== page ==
Supporters always argue about which teams get the better of the VAR decisions in the Premier League, and this season we aim to give you the definitive answer.
It’s not just about the number of times a team gets a favourable VAR call or about how many goals are affected. What’s more important is when these VAR decisions take place, how they might have changed the course of the game and, crucially, whether that impact would ultimately have changed the final score.
ESPN brings you the VAR Effect Table. We’ve taken all 22 VAR decisions in the Premier League so far this season and calculated how they might have changed the outcome of matches. We’ll continue to track VAR throughout the season and find out who the true winners and losers are.
How we work out the VAR Effect Table
We take only the first VAR overturn in each game, because the calculation considers that any subsequent VAR incident wouldn’t have happened because the whole direction of the game has been altered. (Think of it like a Marvel timeline, or the plot of any time travel movie.)
The VAR decision is then reversed to the original on-field call — so if a goal is disallowed for offside, it’s given as a goal.
If a penalty has been cancelled, it is considered to have been awarded and scored, unless the team in question has a penalty conversion record below 50% over the season. For instance, so far this season West Ham have missed both their penalties, while every other team but Man United has a 100% record. If below 50%, the penalty may be judged to have been missed.
If a team has been awarded a goal through a penalty or an incorrect offside through VAR, the goal is disallowed.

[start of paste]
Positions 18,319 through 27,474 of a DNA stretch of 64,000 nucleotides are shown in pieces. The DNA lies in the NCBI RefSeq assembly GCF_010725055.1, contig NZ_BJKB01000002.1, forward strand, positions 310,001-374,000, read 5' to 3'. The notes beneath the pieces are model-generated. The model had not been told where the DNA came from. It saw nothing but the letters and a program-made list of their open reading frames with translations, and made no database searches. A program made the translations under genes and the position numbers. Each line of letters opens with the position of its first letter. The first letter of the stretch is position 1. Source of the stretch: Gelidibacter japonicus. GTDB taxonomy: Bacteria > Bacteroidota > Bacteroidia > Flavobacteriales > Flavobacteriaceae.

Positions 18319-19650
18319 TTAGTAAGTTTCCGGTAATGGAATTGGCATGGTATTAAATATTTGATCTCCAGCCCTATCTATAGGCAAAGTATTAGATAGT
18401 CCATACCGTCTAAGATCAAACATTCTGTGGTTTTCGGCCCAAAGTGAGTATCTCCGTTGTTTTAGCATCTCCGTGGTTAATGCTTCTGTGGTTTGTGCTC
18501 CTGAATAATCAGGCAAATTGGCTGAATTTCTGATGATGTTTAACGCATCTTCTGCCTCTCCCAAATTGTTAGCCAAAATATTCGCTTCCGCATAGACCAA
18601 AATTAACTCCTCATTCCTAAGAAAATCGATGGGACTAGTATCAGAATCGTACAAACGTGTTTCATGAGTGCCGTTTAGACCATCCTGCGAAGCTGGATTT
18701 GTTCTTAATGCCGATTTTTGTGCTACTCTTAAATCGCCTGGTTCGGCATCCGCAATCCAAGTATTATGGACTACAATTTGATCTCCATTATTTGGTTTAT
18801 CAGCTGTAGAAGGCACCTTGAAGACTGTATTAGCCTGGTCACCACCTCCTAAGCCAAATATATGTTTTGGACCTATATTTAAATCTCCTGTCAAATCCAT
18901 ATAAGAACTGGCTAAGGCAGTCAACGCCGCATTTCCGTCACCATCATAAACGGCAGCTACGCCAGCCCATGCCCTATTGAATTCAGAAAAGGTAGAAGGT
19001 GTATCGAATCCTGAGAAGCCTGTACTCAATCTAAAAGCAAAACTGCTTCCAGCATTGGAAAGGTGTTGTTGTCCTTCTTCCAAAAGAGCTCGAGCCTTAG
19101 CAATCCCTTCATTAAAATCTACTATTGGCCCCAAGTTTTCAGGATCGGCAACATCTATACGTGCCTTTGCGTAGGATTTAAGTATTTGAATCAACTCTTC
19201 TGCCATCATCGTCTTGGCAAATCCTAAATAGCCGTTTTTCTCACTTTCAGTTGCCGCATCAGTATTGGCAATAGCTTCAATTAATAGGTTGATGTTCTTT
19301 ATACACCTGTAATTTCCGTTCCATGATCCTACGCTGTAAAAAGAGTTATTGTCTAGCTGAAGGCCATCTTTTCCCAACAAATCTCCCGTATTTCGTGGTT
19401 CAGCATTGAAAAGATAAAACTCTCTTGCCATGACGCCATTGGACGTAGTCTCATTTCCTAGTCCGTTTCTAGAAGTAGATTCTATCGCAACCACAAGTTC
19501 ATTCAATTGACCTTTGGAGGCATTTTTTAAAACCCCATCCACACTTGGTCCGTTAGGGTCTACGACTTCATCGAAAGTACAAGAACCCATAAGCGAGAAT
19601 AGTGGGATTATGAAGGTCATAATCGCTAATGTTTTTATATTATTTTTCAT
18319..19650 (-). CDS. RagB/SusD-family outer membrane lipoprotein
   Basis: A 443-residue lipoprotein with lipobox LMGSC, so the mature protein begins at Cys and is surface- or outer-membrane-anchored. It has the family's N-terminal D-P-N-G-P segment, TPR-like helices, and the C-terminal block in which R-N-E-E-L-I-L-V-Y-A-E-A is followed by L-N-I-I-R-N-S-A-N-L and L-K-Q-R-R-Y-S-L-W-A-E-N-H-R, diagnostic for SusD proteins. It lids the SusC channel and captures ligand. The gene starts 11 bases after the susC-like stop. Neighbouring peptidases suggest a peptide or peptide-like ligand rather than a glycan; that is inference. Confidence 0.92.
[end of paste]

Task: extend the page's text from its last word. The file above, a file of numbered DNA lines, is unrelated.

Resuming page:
We then take into account a series of factors before settling on a predicted outcome:
Team form: Results in the previous six matches give an indication of how a team has been playing generally.
Time of incident: For instance, if an incident happens late in the game, it’s less likely that the scoreline would change again after this point.
xG at time of incident: This allows us to take into account which team has been creating the better chances and is in the ascendancy.
Team strength: As well as form, a team’s general strength plays a part. This takes into account league position, and a team’s goal-scoring and defensive records across the season.
Impact of incident: For example, a red-card decision being reversed may change the outcome of a match.
These results have then been used to modify the table and work out what impact VAR has had on teams’ positions this season.
The table shows each team’s position after the amended results, with the arrows indicating if their league position is better or worse without VAR.
The big losers without VAR
Four of the Big Six clubs drop points, showing they have enjoyed favourable VAR decisions at key moments.
Arsenal‘s season suddenly gets a little bit worse, dropping two points and two places into 13th. VAR cancelled a Burnley penalty when Aaron Ramsdale was adjudged to have brought down Matej Vydra, when the Gunners were 1-0 up. Burnley’s xG was slightly lower than Arsenal’s at the time of the incident, so after a converted penalty a 1-1 draw is the predicted result.